In a way, being Canadian and with times changing, I never felt that there were certain things I could not do or certain opportunities that were closed to me as a woman.  When I started in Winnipeg, there were only a handful of women and only two of us in the office. This meant that you had to work twice as hard to get recognised. However, when you did the work, the respect came quickly. My personal reward came when I became known not as the “female Prosecutor” but only as the “Prosecutor”. 

While I was very fortunate to be given some fantastic opportunities, bureaucracy stymied these opportunities. After the ICTY, I had to compete for jobs for which I could not get the required traction. In the United Nations system, I applied for a D2 position at UNODC, where I had worked previously, but there were challenges in having my experience at ICTY considered in the selection process and I did not get the level of political support needed. I also had problems competing for jobs back in Canada where I was told I was too qualified. At this level, there are multiple forces working against you. This is made even worse by the fact that when you have exercised such fascinating functions in amazing places such as the ICTY for instance, the pool of interesting and rewarding jobs is very narrow. There were many disappointments during that period. 

In terms of gender balance, all of the international organisations I have worked for, except the Commonwealth, have had a gender balance problem in their higher echelons. I have been extremely privileged not to be further impacted by gender inequality in my career. However, when I was Ombudsperson, my job was made more difficult not by Member States or listed individuals but from male members of the Secretariat itself and I am confident much of it related to gender bias.


Do you have any advice for those, especially women, who are embarking on a career in international law?

Get practical experience: Those first five years I spent in the courtroom as a Prosecutor in Canada before trying to embark on an international career were fundamental. Getting those practical skills, whatever they may be, is crucial.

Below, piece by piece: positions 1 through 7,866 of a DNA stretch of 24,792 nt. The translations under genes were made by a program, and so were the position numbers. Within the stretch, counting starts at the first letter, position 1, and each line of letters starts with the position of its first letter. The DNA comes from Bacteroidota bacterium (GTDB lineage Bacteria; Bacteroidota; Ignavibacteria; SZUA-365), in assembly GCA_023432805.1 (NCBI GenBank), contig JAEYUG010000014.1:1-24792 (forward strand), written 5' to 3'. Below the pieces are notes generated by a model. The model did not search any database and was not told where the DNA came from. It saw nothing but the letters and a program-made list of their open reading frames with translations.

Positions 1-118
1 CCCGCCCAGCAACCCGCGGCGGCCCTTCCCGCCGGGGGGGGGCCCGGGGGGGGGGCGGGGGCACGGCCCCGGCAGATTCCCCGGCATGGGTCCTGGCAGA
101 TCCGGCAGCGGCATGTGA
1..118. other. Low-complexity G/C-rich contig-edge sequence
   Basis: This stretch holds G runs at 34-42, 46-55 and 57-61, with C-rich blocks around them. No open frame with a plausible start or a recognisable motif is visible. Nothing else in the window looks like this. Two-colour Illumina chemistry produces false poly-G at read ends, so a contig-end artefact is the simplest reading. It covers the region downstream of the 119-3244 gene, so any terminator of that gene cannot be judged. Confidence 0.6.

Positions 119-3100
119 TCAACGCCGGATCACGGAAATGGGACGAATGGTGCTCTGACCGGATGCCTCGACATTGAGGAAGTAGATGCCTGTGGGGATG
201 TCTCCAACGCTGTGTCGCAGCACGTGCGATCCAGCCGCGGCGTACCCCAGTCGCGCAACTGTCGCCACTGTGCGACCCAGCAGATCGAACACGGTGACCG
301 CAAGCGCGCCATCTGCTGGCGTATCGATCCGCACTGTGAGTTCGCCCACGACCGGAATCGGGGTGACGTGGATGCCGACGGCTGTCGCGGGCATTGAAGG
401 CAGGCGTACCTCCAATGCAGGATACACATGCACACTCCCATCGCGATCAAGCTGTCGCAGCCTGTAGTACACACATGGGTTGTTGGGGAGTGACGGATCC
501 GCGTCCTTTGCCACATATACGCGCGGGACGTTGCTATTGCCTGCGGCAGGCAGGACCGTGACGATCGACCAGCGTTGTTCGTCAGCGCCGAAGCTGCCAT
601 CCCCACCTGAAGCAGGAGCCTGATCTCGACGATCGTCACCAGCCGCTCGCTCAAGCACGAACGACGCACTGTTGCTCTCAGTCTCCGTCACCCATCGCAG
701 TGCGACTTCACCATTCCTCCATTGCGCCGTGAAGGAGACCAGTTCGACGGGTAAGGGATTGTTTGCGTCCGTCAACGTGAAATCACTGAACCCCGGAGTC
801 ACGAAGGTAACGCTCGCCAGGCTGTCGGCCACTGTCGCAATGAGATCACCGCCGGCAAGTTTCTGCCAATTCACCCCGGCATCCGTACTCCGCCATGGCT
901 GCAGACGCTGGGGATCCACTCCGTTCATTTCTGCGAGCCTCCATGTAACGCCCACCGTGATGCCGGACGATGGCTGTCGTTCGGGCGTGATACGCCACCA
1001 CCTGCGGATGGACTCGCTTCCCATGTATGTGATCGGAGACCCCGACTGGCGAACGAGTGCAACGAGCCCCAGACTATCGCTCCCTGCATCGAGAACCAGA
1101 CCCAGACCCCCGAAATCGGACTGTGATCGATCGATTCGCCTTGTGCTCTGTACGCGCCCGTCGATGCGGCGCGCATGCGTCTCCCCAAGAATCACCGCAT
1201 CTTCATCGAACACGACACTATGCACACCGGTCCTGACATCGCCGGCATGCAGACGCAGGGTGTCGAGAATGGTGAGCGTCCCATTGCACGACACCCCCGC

Be ready to embrace opportunities: When I was at the mid-career level, I had the choice of staying in Canada and pursuing a satisfying career or accept the job in London at the Commonwealth. I sought advice and having discussed it through, recognising the immense value of this opportunity.

Believe in your skills and apply: One of the issues I see all the time is that there are simply not enough applications from those well-qualified women. Women need to have the confidence that they have skills equal to those of men and start doing what men are doing, i.e.: apply! 

Develop networks: It is very important to create and maintain your networks. I see the development of women networks in The Hague for example as a great development in the right direction.


Judge Prost was profiled for ATLAS by Nolwenn Guibert. Nolwenn is a French lawyer. She received her law degree from the University of Paris-X Nanterre, an LLM in International Law from Washington College of Law, and another LLM in Humanitarian Law and Human Rights from the University of Paris II. She started her career as Human Rights Officer with the OSCE in Bosnia-Herzegovina. She then worked as a legal adviser to trial judges and coordinator of Chambers staff at the International Criminal Tribunal for the former Yugoslavia for 12 years. She has also served at the Special Court for Sierra Leone in Chambers, the International Criminal Court for the Defence, and more recently as a disciplinary Officer for the United Nations Department of Field Support. Since May 2017, she serves as a legal officer in the Pre-Trial Section of the Special Tribunal for Lebanon. She is also passionate about ballet and blogs about the interactions between art and human rights.

Sareta Ashraph